Posts Tagged ‘Mirror to Damascus’

Colin Thubron: Mirror to Damascus

December 21, 2016

517pyetfy1l-_ac_us160_This is a lovely book, by a true traveller who clearly lived in Damascus for a serious length of time and fell in love with the place. I’d never heard of it before, found it in a secondhand bookshop in the summer and felt I wanted to read something about this country that has been tearing itself apart for the last few years… it seems to have been Thubron’s first book, published in 1967. It has beautifully-drawn maps which are nevertheless not quite as informative as they look, and quite a lot of blurry black and white photographs.

Damascus is one of the oldest cities in the world, and Thubron takes us through its history, episode by episode, epoch by epoch, linking us to significant places and describing them in detail, often lyrically: we get a picture of a city of great age, rambling and ramshackle, home to many different tribes and peoples, full of historic remains from many different centuries, and cultures. There is a Roman Damascus, a Jewish one, a Christian one, a Muslim one, an Ottoman one, a French one…

To Thubron, the people are friendly, welcoming, curious; he wanders far and wide, seeking out places he has heard of, remains he’s interested in, sometimes finding and sometimes not, observing and reporting with an open mind, non-judgemental, talking with anyone who will speak with him: an ideal traveller. There’s also a fascinating chapter about the many travellers who have visited the city through the ages…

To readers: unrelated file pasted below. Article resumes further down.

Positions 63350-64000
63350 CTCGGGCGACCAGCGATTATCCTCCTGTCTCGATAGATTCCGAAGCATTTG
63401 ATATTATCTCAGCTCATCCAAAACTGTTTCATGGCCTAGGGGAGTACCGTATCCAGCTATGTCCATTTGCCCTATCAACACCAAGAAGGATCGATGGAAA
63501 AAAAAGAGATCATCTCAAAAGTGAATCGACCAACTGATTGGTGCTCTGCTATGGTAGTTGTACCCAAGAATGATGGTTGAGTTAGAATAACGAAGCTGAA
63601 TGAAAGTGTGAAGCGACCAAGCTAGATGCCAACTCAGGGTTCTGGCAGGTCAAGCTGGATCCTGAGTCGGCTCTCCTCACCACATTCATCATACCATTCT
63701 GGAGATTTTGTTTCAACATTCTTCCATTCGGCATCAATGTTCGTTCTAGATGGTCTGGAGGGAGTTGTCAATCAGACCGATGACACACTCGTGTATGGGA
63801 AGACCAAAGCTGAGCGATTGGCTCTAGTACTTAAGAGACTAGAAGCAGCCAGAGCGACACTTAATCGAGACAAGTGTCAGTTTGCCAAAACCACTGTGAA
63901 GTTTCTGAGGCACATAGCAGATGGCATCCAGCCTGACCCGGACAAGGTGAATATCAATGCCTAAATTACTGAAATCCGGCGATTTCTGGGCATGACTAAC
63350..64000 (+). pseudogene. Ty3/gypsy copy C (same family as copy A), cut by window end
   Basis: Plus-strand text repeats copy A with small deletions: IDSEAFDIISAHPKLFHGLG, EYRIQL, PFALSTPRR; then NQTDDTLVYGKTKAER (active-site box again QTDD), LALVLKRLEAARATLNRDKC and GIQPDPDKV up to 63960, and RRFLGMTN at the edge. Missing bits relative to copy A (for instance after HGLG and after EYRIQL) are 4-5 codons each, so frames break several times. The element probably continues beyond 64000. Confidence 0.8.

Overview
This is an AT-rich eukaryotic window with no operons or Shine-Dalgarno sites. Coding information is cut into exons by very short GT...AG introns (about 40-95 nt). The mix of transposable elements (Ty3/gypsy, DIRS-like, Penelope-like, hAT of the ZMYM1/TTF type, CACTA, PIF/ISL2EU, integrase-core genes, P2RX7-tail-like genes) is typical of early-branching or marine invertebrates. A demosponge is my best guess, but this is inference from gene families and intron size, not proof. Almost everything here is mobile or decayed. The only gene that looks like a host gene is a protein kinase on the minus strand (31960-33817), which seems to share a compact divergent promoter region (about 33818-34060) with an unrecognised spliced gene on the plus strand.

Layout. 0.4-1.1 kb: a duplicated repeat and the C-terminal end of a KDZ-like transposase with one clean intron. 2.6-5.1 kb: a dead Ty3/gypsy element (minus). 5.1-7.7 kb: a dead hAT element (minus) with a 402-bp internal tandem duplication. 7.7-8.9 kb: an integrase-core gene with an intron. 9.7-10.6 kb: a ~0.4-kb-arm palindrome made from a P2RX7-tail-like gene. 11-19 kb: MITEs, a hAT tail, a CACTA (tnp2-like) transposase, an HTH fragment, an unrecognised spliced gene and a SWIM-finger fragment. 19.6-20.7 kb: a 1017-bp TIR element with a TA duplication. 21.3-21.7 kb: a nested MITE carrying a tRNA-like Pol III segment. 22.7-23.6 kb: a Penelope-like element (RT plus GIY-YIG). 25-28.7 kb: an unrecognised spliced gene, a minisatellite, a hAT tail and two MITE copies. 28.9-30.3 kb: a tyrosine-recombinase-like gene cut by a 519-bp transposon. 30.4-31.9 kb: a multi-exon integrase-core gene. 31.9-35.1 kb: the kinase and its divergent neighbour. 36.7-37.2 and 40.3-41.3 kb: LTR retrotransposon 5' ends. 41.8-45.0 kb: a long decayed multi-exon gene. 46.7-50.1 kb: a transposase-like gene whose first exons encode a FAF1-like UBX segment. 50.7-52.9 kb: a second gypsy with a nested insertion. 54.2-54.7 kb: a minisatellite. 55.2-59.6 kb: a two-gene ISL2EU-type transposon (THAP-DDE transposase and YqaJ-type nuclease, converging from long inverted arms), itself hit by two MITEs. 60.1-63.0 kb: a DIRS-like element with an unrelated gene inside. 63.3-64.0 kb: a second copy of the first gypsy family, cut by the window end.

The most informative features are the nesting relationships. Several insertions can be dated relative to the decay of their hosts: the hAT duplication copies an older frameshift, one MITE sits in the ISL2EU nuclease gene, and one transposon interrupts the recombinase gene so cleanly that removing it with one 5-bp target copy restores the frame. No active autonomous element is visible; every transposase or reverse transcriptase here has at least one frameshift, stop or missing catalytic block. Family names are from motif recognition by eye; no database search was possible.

I’m not aware that Damascus has been quite so comprehensively wrecked as Aleppo or Homs in the current conflict, but have found myself wondering how much of this lovely place that he visited fifty years ago still exists. The chapter on the French Damascus reminds one just how much responsibility the West bears for the unspeakable horrors that are going on in Syria and other Middle Eastern lands, and underlines for me that it would be far better if we just left other nations to sort out their own internal affairs. Thubron’s book manages to capture some of the relative peace and innocence of earlier days, and I really enjoyed it.

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